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Article discusses if consumer concerns can justify trade restrictions to prevent co's importing good made from child labour

Author: Aleydis Nissen, Utrecht Law Review, Published on: 5 July 2018

"Can WTO Member States Rely on Citizen Concerns to Prevent Corporations from Importing Goods Made from Child Labour?", 15 June 2018

Import restrictions may appear an attractive solution for states which are increasingly expected (or obliged) to rein in ‘home’ corporations in their jurisdiction when they violate children rights in third states. Such measures allow states to create an artificial level playing field which enforces the same child labour standards across both national and foreign corporations that operate in its market...

The issue [...] is, however, contested... The debate has focused on [...] the effectiveness of such measures and the question whether the comparative advantage of developing and emerging states in the global marketplace is influenced. The separate development of international labour standards in the ILO and trade regulation in the WTO is symptomatic of this debate...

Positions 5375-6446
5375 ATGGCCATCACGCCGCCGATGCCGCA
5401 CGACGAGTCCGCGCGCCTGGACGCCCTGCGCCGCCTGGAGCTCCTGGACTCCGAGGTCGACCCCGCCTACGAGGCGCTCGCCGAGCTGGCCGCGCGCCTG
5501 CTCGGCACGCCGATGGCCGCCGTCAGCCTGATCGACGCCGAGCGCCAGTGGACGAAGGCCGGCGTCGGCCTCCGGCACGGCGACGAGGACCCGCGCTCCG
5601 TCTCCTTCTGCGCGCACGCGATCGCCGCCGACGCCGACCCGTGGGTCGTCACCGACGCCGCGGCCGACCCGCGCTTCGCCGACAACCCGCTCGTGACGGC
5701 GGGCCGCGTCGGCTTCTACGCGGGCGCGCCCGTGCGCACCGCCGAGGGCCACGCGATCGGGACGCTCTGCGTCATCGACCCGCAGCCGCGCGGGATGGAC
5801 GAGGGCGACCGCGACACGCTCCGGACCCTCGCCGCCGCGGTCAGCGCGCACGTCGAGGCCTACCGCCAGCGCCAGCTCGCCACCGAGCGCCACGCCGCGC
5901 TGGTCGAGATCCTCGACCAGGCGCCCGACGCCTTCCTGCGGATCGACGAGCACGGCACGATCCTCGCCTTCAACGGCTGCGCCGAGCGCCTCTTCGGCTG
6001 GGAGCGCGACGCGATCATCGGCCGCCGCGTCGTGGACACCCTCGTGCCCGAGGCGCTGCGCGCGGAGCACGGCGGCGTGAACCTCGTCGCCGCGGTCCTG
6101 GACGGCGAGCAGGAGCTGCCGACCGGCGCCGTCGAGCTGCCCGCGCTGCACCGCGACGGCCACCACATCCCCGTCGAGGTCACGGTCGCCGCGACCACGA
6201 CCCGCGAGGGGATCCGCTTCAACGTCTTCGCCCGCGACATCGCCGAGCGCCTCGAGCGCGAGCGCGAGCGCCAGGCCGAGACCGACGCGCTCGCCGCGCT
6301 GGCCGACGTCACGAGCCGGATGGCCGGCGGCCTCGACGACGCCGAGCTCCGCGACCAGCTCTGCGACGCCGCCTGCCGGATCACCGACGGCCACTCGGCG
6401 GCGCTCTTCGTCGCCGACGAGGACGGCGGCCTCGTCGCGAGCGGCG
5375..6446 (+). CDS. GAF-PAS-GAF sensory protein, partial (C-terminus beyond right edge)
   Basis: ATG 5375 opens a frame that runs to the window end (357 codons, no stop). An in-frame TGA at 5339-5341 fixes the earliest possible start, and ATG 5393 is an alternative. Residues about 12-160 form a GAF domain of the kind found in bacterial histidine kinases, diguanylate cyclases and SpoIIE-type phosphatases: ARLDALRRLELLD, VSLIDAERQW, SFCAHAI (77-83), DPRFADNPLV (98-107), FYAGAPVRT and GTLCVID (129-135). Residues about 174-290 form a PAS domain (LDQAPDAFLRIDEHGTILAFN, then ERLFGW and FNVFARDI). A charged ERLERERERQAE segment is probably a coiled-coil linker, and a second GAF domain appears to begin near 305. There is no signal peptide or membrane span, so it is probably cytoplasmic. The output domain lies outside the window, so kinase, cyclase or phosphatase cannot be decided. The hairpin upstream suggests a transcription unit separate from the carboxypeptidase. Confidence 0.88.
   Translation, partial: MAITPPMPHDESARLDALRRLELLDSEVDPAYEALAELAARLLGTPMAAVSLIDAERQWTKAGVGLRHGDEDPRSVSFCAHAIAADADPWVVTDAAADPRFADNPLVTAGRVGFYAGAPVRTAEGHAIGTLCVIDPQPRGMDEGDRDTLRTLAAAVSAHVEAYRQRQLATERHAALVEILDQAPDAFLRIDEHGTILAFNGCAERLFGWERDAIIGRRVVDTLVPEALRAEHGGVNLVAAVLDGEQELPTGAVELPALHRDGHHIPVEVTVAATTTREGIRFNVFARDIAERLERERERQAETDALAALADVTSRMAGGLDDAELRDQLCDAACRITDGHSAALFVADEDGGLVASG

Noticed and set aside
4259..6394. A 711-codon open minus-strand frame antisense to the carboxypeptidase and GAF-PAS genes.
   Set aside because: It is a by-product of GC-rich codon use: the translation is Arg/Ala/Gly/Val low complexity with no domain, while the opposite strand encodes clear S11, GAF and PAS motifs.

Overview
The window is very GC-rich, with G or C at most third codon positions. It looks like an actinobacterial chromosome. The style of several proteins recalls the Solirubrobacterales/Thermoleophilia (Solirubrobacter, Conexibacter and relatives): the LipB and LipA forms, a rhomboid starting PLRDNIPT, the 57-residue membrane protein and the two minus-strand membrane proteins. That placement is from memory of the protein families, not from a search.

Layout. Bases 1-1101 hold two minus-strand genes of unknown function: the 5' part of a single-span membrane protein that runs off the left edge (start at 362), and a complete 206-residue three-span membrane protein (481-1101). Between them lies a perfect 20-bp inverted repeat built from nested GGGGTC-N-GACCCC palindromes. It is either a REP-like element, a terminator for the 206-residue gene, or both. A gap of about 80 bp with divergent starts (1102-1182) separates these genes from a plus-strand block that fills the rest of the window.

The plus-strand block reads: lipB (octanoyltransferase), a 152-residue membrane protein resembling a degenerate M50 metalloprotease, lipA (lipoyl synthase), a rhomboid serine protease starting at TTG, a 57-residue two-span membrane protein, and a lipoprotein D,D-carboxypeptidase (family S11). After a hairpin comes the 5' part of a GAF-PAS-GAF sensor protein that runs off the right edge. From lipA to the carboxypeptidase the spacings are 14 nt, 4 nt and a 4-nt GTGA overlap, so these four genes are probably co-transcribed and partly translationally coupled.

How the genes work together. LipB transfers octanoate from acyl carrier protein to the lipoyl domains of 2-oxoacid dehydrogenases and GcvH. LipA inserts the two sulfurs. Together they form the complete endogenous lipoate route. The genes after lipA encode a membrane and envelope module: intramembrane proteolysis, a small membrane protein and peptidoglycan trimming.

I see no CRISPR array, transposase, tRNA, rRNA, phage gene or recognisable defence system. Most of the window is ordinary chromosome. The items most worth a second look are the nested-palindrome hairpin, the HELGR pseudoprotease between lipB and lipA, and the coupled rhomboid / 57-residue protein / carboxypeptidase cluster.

They have, however, largely overlooked the role of the attitude-behaviour gap – the behavioural phenomenon of people’s actions not correlating with their attitudes... Without an assessment..., it is not possible to determine whether citizen concerns that are not reflected in consumption decisions might justify import restrictions under the WTO regime. This essay [...] undertakes to investigate whether and to what extent the attitude-behaviour gap is taken into account...

Read the full post here